Respect in Business: How Do You Create It?

You must earn or create respect, it will not automatically be given to you. Don’t agree with that statement? Why not?For us to have a productive and profitable working relationship, you must earn my respect. But how do you create respect in business? Is it any different when you start building relationships via social media than when you build relationships via face-to-face interaction?Several years ago, I was new to a job and new to working for the owner of the company. What started out as a disagreement on a potential client progressed to a point where the owner stated, “you have to respect me and my decision or even my opinion because I own this company!” My response? My employment with that company was short lived. I could not work for that person; telling me I have to respect him just because he owned the business. Respect has to be earned or created, not given just due to a title.So how do YOU define or create respect in your business dealings? Doing what you say you will do, or following through on and keeping your word; does that create respect? With most people, it does. Each time you make a commitment and then keep it, that helps to build or create respect. If you schedule an appointment with someone, you keep that appointment! If you must reschedule, it should be on their schedule, not yours.Other ways you can create respect:

  • Being on time or early for appointments.
  • Following up on a meeting with a note, thank you card, phone call or email.
  • Create a culture of respect and mutual trust in your organization as well as how you deal with clients, potential clients and even former clients.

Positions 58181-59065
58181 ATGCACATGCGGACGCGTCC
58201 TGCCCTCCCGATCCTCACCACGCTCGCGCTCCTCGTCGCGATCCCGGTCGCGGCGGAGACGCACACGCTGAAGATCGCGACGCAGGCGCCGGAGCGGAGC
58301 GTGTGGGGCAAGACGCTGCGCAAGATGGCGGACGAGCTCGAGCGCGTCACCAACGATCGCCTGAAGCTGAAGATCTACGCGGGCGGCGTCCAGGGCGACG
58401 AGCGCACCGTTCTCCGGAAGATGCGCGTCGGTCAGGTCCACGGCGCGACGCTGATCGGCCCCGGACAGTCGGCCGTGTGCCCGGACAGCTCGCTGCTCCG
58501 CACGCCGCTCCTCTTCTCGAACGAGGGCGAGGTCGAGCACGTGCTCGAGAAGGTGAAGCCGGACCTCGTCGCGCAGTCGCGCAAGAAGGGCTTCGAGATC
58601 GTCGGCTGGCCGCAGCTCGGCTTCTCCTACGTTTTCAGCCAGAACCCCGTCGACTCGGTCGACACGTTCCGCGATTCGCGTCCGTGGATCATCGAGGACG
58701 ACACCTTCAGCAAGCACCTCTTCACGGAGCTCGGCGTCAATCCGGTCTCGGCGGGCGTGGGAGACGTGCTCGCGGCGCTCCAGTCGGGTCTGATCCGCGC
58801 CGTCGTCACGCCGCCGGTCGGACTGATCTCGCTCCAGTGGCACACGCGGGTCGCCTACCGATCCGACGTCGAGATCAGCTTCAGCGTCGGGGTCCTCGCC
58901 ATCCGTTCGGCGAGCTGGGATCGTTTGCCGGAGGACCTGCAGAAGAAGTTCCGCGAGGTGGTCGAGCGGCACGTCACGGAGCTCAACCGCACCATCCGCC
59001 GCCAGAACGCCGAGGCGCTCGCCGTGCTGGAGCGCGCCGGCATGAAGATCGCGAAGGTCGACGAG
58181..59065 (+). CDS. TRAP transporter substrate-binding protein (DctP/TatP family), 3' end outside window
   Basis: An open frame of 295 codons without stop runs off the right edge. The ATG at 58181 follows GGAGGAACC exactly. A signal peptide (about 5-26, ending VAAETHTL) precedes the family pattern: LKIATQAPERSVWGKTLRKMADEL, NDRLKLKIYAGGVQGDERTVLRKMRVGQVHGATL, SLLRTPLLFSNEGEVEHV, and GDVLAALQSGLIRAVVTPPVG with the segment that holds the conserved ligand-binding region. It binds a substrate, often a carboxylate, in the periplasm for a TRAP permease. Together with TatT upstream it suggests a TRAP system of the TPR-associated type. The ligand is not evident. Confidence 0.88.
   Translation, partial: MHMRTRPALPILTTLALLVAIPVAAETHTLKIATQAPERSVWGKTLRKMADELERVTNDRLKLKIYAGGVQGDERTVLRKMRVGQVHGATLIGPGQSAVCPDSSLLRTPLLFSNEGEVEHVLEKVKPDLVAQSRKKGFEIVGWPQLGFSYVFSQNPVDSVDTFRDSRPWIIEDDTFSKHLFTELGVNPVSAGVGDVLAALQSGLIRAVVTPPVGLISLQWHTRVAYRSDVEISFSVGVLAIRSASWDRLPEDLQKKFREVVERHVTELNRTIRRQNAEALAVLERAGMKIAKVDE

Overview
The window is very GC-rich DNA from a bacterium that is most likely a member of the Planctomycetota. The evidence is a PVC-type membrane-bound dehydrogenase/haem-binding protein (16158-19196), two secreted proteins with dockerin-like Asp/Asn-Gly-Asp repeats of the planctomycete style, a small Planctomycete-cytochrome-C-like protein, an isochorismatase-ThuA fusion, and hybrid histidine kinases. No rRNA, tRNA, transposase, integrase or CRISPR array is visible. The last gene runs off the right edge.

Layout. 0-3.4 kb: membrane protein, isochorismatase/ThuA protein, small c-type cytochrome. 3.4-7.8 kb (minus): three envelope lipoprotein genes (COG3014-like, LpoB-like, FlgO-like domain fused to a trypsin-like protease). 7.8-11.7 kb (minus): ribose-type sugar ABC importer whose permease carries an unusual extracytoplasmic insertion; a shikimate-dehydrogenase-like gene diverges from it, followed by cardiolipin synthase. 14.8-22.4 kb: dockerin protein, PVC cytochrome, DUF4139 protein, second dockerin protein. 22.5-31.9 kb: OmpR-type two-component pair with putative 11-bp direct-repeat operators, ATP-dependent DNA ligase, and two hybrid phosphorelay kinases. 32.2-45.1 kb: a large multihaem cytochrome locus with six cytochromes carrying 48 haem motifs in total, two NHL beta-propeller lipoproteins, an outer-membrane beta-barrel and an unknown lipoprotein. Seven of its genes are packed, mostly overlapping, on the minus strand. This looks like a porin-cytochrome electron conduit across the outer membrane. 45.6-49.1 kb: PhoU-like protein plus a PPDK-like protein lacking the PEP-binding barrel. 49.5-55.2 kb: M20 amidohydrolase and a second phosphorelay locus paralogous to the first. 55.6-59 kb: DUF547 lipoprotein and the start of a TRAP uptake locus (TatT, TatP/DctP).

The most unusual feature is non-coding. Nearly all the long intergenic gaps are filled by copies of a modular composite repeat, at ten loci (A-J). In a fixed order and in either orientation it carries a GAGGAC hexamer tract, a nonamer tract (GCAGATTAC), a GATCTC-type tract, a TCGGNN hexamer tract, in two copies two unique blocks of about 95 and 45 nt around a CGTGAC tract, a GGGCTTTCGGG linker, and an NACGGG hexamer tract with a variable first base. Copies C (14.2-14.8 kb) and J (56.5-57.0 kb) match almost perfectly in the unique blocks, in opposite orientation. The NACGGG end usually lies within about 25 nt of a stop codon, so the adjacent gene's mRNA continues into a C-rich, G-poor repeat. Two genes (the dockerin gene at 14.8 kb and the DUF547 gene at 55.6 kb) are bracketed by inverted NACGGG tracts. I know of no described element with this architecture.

• Over deliver on your promises.
  • Take responsibility for your actions.

“Respect commands itself and it can neither be given nor withheld when it is due.”Eldridge Cleaver”Leaders who win the respect of others are the ones who deliver more than they promise, not the ones who promise more than they can deliver.”Mark A. ClementWhat say you?Come back for more posts on this topic including personal respect, how to deal with disrespect and creating respect in social media.

Comments

  1. Harold Frick says:

    I also agree. It is also important that one walks the talk. I have seen many managers discuss the importance of showing gratitude to associates, when they in turn show no gratitude. I have seen managers talk about honesty and integrity and do things that lack these traits. Employees and clients see this very quickly. The old adage, "actions speak louder than words" is really true

  2. Karl R. Zimmer III says:

    John,You are so right. Some people think they can demand respect, but that position will always get them exactly the opposite from what they want. Respect is earned, it is demonstrated, it is accomplished when shown.My philosophy of conscious leadership and RULE® might be of interest to you. They compliment much of what you have shared in this post.Thank you for sharing your views. I look forward to hearing more from you.All the best,Karl

  3. Harold Frick says:

    I also agree. It is also important that one walks the talk. I have seen many managers discuss the importance of showing gratitude to associates, when they in turn show no gratitude. I have seen managers talk about honesty and integrity and do things that lack these traits. Employees and clients see this very quickly. The old adage, "actions speak louder than words" is really true

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